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 Posted: Fri Oct 8th, 2004 06:20 am
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bottecchia
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When I replaced most of my home's old galvanized steel pipe with new copper, I followed advice given to me with respect to the installation of dielectric junctions wherever the steel and copper were getting connected to each other. These gizmos keep the steel and copper from having direct contact with each other, thereby (supposedly) preventing dielectric corrosion activity from eating up the steel.



Last week I got a new hot water heater. The installation instructions didn't mention use of dielectric junctions when attaching copper tubing to the steel tank's inlet and outlet nipples. In the flex-pipe instructions, the steel-braided flex line is attached to the WH nipple on one end, and attached via a brass compression fitting to the copper house pipe on the other. So, the steel and copper remain in electrical contact even though they don't actually touch. But, in the solid-pipe instructions, the copper fitting is screwed directly onto the WH nipple. The nipples are plastic-lined (with 'heat traps' also), but this doesn't prevent the steel and copper from direct contact. So, now I'm a bit confused about the use/need for dielectric junctions to begin with. If they are needed elsewhere, why not at the WH tank junction? If they aren't needed at the tank junction, why are they needed elsewhere? Does the presence of a WH anode somehow only save the tank's steel, or does it protect all steel throughout the house's water system? Or, does it protect only steel in direct electrical connection to the water heater? Or something else?



If copper-steel connections are OK at a WH, could I use a copper nipple instead of a brass one when installing the suggested brass-body ball valve at the drain port.



My thanks to anyone able to clear up my confusion.

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 Posted: Fri Oct 8th, 2004 05:48 pm
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elenano
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There are answers to your riddles. First, the formula for electrolysis is that two dissimilar metals be physically connected in water.



So it doesn't matter if steel is connected to copper as long as it's dry. There are washers inside both stainless steel and copper flex lines that are key to preventing electrolysis. Indeed, if the rubber washers inside a copper flex line or dielectric union break down from long exposure to hot water, that's when leaks and corrosion begin.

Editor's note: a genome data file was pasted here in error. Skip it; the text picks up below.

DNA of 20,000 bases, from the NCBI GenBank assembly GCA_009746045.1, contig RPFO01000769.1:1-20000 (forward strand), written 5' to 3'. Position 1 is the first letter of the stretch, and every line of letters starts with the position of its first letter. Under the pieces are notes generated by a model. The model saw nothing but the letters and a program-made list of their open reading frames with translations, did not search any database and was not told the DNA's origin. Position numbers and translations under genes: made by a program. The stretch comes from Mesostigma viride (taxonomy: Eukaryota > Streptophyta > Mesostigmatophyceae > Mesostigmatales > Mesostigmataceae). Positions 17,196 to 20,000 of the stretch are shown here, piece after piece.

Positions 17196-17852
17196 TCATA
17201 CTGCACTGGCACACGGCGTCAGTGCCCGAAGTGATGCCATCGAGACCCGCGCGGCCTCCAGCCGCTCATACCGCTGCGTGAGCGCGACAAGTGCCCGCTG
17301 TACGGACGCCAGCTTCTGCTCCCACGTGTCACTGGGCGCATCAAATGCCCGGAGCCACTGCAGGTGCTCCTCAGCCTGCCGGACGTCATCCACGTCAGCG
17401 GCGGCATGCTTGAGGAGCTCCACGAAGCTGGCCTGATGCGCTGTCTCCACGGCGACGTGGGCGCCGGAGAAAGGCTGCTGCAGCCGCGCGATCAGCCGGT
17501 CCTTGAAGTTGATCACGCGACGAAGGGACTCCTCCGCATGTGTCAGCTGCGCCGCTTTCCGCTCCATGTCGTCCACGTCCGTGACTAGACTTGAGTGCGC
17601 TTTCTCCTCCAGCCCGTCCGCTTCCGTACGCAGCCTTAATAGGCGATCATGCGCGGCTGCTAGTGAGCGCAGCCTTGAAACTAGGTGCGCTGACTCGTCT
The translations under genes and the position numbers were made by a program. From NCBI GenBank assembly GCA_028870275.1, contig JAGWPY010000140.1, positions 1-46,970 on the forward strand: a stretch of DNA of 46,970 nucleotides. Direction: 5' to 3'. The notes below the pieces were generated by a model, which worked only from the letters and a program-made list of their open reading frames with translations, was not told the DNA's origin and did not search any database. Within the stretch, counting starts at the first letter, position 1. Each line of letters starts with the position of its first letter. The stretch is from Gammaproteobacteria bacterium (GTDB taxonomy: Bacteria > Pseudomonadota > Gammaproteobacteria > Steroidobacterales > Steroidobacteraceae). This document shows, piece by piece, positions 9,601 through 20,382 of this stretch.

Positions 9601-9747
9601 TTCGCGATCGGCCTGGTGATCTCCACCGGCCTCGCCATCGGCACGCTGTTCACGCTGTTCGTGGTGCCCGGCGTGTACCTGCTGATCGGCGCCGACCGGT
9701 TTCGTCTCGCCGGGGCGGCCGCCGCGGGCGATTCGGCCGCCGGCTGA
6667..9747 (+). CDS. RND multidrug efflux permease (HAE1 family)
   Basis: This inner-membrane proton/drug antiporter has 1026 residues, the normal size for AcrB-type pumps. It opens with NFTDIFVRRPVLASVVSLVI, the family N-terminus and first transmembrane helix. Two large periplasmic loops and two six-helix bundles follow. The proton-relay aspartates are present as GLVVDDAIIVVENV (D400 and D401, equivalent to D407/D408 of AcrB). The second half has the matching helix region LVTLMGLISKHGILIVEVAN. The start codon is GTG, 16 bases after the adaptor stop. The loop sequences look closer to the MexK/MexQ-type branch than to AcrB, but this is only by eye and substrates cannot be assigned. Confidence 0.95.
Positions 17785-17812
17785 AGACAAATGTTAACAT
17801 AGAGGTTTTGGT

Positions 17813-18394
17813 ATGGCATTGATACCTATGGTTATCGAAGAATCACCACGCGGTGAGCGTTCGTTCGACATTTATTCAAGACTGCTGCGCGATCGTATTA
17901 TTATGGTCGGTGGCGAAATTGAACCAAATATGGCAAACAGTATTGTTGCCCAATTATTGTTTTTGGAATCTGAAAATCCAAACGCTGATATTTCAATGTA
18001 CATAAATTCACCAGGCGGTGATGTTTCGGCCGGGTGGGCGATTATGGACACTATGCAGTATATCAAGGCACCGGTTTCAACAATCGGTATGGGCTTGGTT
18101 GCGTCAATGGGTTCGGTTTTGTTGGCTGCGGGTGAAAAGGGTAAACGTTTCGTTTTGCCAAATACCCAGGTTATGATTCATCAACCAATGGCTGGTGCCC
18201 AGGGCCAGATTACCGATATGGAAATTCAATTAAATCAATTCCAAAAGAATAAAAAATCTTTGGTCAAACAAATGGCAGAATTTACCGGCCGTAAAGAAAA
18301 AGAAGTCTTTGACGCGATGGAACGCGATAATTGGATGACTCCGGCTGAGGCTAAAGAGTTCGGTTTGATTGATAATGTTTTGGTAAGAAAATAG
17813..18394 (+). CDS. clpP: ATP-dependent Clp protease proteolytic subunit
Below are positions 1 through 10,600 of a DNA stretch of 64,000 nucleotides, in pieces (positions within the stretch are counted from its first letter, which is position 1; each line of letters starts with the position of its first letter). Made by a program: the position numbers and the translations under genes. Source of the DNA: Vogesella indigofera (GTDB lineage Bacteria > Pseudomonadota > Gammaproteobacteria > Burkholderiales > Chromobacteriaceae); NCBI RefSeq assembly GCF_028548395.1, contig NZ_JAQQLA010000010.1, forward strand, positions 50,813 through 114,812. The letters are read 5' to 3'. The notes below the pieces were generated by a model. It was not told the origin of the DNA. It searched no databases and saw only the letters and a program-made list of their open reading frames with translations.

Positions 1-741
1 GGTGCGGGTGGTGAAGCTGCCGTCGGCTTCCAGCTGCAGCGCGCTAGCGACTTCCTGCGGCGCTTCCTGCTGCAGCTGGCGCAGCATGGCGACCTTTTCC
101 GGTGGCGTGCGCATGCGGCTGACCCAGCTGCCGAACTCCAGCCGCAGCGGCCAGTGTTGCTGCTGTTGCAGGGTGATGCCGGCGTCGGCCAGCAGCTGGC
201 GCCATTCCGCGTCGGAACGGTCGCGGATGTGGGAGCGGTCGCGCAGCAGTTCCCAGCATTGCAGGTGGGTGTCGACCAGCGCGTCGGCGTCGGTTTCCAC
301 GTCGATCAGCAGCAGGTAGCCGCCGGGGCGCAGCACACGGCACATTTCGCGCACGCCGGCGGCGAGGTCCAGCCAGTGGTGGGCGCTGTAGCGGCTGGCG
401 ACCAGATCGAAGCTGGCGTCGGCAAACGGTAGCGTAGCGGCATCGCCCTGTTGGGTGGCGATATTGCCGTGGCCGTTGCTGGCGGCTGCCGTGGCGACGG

As to screwing a copper fitting directly onto a plastic-lined nipple, if the plastic insert is of the type that forms a lip on the end -- as opposed to some that end flush with the steel, then again, no steel and copper will be connected in water.



However, if water is able to somehow get between the insert and the steel, the nipple will rapidly corrode. I saw this on a bunch of commercial water heaters in San Diego a couple of years ago. It was ugly -- the resulting leak damages not only the nipple, but the water heater. But I also know a plumber who always screws a plain brass union onto a plastic-lined nipple and it always works. Execution may be everything....



In any case, the water heater anode does not protect anything beyond the interior of the water heater. We've seen unlined galvanized nipples that were badly corroded even though the water heater had a functioning anode with plenty of sacrificial metal left on it.



Nipples aren't made from copper. It's a soft metal. You could use a brass nipple at the water heater, and in fact, a lot of plumbers do. We don't like that because the brass can potentially react with the water heater tank steel and damage the latter. It's worth noting that when water heater manufacturers supply nipples, they are invariably plastic-lined steel, not brass. The steel won't react with the tank and the plastic lining prevents electrolysis.



Randy

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 Posted: Mon Dec 21st, 2009 03:06 am
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FrankClay
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This thread posted five years ago turned out really helpful as I'm in this exact situation . Good thing this forum board was the first to pop out on Google during my search.

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